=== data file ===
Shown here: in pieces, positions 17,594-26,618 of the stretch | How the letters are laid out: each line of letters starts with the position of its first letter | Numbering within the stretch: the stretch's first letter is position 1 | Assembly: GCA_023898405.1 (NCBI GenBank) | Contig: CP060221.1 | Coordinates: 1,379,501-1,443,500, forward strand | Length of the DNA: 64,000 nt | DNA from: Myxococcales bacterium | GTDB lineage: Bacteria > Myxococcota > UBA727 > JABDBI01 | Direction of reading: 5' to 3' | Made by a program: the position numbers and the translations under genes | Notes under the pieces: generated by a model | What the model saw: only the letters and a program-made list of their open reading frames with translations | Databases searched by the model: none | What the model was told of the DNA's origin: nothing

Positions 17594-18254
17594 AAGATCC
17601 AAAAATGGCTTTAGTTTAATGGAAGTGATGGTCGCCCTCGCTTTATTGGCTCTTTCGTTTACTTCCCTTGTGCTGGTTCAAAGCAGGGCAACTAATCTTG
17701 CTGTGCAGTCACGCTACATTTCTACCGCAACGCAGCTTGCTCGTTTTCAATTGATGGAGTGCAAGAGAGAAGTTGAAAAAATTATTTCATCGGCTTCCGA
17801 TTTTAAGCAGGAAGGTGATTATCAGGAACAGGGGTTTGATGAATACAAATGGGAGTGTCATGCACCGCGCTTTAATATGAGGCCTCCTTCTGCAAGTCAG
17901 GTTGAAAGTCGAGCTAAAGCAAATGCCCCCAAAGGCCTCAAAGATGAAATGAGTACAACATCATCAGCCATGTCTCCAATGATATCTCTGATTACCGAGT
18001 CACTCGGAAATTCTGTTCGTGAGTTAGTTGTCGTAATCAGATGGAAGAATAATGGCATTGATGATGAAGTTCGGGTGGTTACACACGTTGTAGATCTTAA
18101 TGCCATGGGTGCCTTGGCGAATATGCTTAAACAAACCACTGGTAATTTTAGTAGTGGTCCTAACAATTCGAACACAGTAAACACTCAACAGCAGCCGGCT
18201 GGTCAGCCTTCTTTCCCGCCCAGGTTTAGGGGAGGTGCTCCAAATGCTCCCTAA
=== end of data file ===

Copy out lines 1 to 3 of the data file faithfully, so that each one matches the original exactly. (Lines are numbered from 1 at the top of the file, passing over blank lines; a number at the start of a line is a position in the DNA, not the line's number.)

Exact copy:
Shown here: in pieces, positions 17,594-26,618 of the stretch | How the letters are laid out: each line of letters starts with the position of its first letter | Numbering within the stretch: the stretch's first letter is position 1 | Assembly: GCA_023898405.1 (NCBI GenBank) | Contig: CP060221.1 | Coordinates: 1,379,501-1,443,500, forward strand | Length of the DNA: 64,000 nt | DNA from: Myxococcales bacterium | GTDB lineage: Bacteria > Myxococcota > UBA727 > JABDBI01 | Direction of reading: 5' to 3' | Made by a program: the position numbers and the translations under genes | Notes under the pieces: generated by a model | What the model saw: only the letters and a program-made list of their open reading frames with translations | Databases searched by the model: none | What the model was told of the DNA's origin: nothing

Positions 17594-18254
17594 AAGATCC